He is not about crowd control, orderliness, or hygiene. Anton is a ruin. There will be dust and mud. There will be spiders and flies. There will be busloads of tourists demanding to use the toilet (which is reserved for pilgrims staying overnight); there will be long, dull afternoons with nobody there at all. Anton is not about hospitaleros. He just tolerates them, I think. San Anton is exactly what you see when you come in the gate.   

He is not about money. There’s a tendency for hospis to put the donation box next to the credential stamp, especially when the bus tourists show up. There’s a moment when the pilgrim asks “how much?” and the hospi has to say, “whatever amount you can give. We’re donativo…” And trust the traveler to put in at least enough Euro to cover his own costs.
German/Austrian hospis

San Anton is poor, old, and skinny, but he is proud. He needs to be maintained, but he does not need to be improved. Hot water, bowers of flowers, washing machines, swimming pools, lights at night… San Anton never had those things, and he shows you real quick just how little you can live on, too.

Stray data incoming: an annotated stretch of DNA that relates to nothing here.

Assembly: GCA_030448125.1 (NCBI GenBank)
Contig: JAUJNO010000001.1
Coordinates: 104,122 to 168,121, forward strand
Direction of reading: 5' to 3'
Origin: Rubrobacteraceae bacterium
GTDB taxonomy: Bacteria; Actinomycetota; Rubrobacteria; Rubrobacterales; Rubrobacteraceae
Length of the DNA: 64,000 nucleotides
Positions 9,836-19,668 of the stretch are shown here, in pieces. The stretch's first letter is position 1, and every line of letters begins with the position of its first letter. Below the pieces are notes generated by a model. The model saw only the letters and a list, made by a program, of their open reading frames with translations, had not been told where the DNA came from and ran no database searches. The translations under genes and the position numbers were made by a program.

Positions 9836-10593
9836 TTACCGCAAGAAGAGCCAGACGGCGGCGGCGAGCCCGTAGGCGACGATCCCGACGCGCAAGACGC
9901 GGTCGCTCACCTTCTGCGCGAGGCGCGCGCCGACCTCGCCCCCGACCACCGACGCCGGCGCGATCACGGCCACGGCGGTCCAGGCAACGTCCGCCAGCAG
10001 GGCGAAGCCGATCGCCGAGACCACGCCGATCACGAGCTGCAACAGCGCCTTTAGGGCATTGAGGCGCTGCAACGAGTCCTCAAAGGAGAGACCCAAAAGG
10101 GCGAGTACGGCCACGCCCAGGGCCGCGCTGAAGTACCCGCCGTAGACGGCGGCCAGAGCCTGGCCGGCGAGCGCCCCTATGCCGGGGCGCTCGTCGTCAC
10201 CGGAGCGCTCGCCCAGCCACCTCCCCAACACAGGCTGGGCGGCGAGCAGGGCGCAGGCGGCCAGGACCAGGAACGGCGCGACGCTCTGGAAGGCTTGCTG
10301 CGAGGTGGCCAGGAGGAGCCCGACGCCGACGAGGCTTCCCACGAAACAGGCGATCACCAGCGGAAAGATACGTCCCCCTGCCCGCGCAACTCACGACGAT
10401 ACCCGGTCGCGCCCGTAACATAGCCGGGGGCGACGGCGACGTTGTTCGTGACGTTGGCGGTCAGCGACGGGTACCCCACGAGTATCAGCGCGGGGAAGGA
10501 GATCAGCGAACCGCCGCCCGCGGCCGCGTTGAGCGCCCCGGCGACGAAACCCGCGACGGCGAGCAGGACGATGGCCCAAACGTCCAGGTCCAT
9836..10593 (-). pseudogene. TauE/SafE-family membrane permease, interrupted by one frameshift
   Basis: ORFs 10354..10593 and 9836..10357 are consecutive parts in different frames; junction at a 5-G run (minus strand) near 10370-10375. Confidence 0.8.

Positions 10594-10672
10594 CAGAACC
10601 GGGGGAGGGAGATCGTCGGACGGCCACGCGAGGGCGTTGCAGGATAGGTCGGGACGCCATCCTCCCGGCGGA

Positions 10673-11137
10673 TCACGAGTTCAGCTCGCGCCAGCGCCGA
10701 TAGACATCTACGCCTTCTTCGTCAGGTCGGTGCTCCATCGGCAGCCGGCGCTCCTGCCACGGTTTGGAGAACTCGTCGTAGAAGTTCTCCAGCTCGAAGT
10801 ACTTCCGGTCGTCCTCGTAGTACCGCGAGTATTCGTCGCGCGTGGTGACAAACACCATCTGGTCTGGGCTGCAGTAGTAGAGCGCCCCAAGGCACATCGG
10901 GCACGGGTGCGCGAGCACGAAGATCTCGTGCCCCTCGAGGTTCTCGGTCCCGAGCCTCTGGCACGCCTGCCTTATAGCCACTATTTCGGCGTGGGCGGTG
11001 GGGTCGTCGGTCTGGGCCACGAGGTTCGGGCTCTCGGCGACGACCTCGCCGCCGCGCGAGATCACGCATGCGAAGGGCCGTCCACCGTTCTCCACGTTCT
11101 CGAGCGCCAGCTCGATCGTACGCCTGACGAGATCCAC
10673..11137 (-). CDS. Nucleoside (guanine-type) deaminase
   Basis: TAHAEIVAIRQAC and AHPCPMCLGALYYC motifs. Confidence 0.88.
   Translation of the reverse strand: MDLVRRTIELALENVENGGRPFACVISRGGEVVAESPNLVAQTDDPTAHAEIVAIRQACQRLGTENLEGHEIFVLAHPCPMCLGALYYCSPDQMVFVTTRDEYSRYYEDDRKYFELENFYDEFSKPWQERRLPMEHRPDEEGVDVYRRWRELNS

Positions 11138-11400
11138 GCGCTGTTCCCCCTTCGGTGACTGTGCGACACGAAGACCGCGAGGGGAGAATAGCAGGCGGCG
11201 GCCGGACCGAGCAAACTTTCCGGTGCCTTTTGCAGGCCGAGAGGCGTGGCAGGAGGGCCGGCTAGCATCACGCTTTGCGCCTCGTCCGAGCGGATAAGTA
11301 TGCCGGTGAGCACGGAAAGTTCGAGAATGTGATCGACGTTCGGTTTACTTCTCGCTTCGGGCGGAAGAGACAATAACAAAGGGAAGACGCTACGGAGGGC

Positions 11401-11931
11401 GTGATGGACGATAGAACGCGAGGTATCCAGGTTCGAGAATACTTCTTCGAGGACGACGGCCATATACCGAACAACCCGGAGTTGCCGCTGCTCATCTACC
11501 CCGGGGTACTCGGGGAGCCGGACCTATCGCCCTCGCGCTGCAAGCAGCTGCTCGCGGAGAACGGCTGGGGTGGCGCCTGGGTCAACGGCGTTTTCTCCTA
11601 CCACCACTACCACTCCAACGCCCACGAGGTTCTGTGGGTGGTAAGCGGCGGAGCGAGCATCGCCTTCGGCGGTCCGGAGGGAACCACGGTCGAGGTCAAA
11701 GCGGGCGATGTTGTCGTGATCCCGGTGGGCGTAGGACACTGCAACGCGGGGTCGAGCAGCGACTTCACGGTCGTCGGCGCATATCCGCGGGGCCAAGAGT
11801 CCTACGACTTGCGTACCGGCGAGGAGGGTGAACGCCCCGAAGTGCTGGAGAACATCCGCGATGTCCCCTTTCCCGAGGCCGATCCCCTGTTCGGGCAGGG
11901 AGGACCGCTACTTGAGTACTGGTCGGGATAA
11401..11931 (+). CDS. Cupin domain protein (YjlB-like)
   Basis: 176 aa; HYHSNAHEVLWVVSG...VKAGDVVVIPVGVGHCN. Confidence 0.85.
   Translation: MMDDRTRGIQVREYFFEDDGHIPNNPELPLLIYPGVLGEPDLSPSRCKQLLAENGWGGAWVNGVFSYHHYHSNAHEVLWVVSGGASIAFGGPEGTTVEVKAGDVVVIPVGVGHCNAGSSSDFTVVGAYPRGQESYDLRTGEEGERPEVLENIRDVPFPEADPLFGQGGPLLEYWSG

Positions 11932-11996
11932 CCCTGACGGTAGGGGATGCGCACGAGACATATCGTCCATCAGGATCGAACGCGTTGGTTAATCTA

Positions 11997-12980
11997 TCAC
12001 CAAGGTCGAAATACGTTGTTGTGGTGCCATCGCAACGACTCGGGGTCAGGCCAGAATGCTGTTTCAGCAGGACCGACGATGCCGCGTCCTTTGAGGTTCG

Anton says pilgrims don’t need wifi.  They don’t need a hot showers – they can survive on cold showers, or no showers at all! They might be used to three-course spreads at dinnertime, but a simple salad and spaghetti will do just as well. Twenty-first century pilgrims can go to bed at sundown, like people did there for centuries.  But if they stay up a while, there are ghost stories around the campfire. The strip of sky seen through Anton’s broken ribs at night puts on a spectacular show of stars. Pilgrims who stay awake long enough will hear the owls shriek.    

(For pilgrims who sleep, I went ahead and asked for money to buy new mattresses, and now I’m buying bedbug-proof covers for those. Anton may be scruffy, but that doesn’t mean he’s got to be tawdry, or infested. We gotta keep his dignity, really.)

I have never spent a night inside the gates of San Anton. I have never served there myself as a hospitalera. But the old guy's got something going on when it comes to keeping himself looked-after. He’s attracted just the right kind of folks, from all over the world. 
People as wiry, tough, and beautiful as he is. 

Think about becoming a hospitalero at Monasterio San Anton for two weeks in 2016. If you have made the Camino de Santiago, are in good health, can withstand "camping-out" conditions, and have some training in hospitality, get in touch. I need 19 committed people willing to serve two-week slots from May through September.